This week I received the following question from http://foodpicker.org :

I was just told I am type 2 diabetic.  My doctor told me to try to control my numbers by diet.  I have noticed my blood sugar is high in the morning before I have eaten.  Could you explain why?

Although it seems ironic and kind of unfair for your blood sugar to be high before you’ve even had breakfast, it is not at all uncommon. Having high blood sugar when you wake up is commonly known as the “dawn phenomenon,” or “dawn effect.” It typically raises your blood sugar anywhere from 10-20 mg/dL from around 2am to 8am.

Why does it do that? Our bodies can naturally release growth-hormones at night, including glucagon, epinephrine, and the stress-hormone cortisol. These hormones trigger the liver to release more glucose, while  at the same time cause the cells to be more insulin-resistant. This combination leads to hyperglycemia, and is why you’re frustrated when reading your glucometer in the morning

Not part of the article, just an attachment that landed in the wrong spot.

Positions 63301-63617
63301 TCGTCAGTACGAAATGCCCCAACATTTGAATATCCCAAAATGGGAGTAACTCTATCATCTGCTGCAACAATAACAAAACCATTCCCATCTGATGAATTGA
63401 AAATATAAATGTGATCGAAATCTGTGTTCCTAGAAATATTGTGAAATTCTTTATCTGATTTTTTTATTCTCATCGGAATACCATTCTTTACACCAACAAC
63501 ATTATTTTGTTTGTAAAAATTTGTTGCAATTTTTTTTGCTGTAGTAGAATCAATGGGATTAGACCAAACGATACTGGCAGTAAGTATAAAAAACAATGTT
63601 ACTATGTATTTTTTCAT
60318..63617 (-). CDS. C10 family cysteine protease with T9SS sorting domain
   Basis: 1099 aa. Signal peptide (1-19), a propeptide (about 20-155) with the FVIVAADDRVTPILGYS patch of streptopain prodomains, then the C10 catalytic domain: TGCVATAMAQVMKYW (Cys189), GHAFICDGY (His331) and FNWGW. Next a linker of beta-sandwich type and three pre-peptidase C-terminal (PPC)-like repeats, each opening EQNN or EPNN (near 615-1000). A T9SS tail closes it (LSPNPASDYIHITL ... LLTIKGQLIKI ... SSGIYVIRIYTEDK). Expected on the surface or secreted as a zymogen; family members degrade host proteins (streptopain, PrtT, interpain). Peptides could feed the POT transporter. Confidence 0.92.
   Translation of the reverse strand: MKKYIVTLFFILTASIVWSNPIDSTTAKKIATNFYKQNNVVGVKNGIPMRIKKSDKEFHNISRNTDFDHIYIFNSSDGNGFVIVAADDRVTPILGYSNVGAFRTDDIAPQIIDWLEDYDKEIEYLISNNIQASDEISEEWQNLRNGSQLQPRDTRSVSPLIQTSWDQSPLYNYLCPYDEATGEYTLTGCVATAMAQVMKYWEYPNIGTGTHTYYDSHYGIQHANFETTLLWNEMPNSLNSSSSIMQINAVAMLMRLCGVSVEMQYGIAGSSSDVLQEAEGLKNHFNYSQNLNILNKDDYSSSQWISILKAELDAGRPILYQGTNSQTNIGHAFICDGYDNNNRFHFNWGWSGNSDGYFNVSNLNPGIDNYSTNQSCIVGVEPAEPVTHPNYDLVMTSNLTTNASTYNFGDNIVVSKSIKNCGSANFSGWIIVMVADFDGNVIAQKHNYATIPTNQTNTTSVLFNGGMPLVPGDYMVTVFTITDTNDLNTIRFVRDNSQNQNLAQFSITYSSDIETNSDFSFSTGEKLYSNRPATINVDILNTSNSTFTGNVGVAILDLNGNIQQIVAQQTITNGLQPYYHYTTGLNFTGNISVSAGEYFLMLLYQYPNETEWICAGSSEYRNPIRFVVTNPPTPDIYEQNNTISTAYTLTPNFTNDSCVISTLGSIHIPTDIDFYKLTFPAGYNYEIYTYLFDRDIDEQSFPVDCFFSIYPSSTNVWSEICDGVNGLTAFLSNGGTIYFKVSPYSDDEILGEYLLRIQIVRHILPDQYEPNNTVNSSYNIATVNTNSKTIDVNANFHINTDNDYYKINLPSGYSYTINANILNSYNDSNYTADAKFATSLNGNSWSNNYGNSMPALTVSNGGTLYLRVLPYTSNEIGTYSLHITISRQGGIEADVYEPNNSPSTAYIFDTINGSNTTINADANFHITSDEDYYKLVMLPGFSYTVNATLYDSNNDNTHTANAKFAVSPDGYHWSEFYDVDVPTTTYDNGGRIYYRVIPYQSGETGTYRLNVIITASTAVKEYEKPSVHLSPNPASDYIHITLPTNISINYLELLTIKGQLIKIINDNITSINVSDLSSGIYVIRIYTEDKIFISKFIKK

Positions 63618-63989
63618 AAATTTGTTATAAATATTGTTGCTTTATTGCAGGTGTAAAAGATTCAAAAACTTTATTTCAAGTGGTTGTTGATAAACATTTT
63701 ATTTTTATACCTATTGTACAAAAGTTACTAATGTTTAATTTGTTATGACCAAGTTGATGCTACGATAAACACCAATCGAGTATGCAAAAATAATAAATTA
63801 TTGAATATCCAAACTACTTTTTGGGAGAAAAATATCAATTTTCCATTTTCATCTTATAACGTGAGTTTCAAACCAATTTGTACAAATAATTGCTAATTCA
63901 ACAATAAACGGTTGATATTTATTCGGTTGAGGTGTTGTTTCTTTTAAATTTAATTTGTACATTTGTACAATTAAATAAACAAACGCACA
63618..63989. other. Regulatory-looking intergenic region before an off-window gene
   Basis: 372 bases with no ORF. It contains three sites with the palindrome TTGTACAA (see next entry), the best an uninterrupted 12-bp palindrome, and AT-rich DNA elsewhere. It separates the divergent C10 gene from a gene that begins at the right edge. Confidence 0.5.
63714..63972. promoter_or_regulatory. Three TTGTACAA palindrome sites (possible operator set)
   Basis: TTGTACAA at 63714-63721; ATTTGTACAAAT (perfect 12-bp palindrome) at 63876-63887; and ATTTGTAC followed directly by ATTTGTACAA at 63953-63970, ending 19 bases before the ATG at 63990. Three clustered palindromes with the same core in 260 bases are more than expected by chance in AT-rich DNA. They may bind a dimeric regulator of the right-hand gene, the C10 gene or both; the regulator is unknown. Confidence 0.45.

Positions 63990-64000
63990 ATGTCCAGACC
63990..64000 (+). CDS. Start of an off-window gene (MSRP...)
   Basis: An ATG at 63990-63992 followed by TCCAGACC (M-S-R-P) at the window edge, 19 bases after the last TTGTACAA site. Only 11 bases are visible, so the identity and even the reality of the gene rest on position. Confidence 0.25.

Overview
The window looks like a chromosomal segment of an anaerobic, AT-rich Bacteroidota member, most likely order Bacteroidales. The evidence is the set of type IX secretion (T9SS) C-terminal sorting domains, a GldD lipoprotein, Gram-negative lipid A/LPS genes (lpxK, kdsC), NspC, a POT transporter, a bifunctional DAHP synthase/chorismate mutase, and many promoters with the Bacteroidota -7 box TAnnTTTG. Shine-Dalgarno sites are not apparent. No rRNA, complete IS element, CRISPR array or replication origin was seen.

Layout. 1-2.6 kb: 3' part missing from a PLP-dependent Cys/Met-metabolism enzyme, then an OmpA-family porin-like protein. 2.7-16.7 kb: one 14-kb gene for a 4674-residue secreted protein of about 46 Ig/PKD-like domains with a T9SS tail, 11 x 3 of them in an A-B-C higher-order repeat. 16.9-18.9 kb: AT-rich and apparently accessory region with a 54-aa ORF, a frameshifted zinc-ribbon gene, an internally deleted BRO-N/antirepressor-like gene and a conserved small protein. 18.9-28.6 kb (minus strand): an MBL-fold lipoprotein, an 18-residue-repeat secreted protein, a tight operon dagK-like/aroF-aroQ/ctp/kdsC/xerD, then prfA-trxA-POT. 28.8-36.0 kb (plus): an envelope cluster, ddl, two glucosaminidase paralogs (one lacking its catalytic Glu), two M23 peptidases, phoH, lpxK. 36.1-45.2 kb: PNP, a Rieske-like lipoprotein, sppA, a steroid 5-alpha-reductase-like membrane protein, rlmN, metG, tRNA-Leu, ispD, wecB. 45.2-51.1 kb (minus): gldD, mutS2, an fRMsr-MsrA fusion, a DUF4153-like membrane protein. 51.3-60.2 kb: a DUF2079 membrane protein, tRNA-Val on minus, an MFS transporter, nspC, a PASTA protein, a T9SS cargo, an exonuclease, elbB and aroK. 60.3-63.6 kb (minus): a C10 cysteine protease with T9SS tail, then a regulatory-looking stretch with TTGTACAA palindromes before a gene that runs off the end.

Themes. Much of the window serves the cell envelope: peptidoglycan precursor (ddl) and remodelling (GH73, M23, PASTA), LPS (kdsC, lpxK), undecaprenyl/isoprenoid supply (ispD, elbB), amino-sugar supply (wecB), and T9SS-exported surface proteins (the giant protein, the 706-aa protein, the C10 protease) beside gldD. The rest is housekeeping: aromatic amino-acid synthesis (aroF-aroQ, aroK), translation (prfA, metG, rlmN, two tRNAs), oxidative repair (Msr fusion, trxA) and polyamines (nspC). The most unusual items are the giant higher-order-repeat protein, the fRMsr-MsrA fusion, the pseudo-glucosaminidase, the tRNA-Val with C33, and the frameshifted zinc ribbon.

There are also other reasons for high blood sugar in the mornings. Eating carbohydrates before bed, taking insufficient insulin, or an incorrect dosage of medication before bed can also contribute to this problem. Your doctor may ask you to wake up at 2 or 3 am to test your sugar, so that he might determine if your high blood glucose is related to the dawn phenomenon or something else.

The best dietary method to prevent the dawn phenomenon is avoiding high carbohydrate snacks right before bedtime, and monitoring your carb intake throughout the day. It is okay to have a carbohydrate as a snack if it fits into your daily carbohydrate allowance, just pair it with a protein or a fat to slow down the rate of glucose absorption. Eat your dinner or snack earlier in the evening rather than right before bed.  If you are still having difficulty, notify your doctor.  An adjustment in your medication timing or dosage may be needed.

 

 

It’s even prettier when you got good morning blood sugar to start the day with!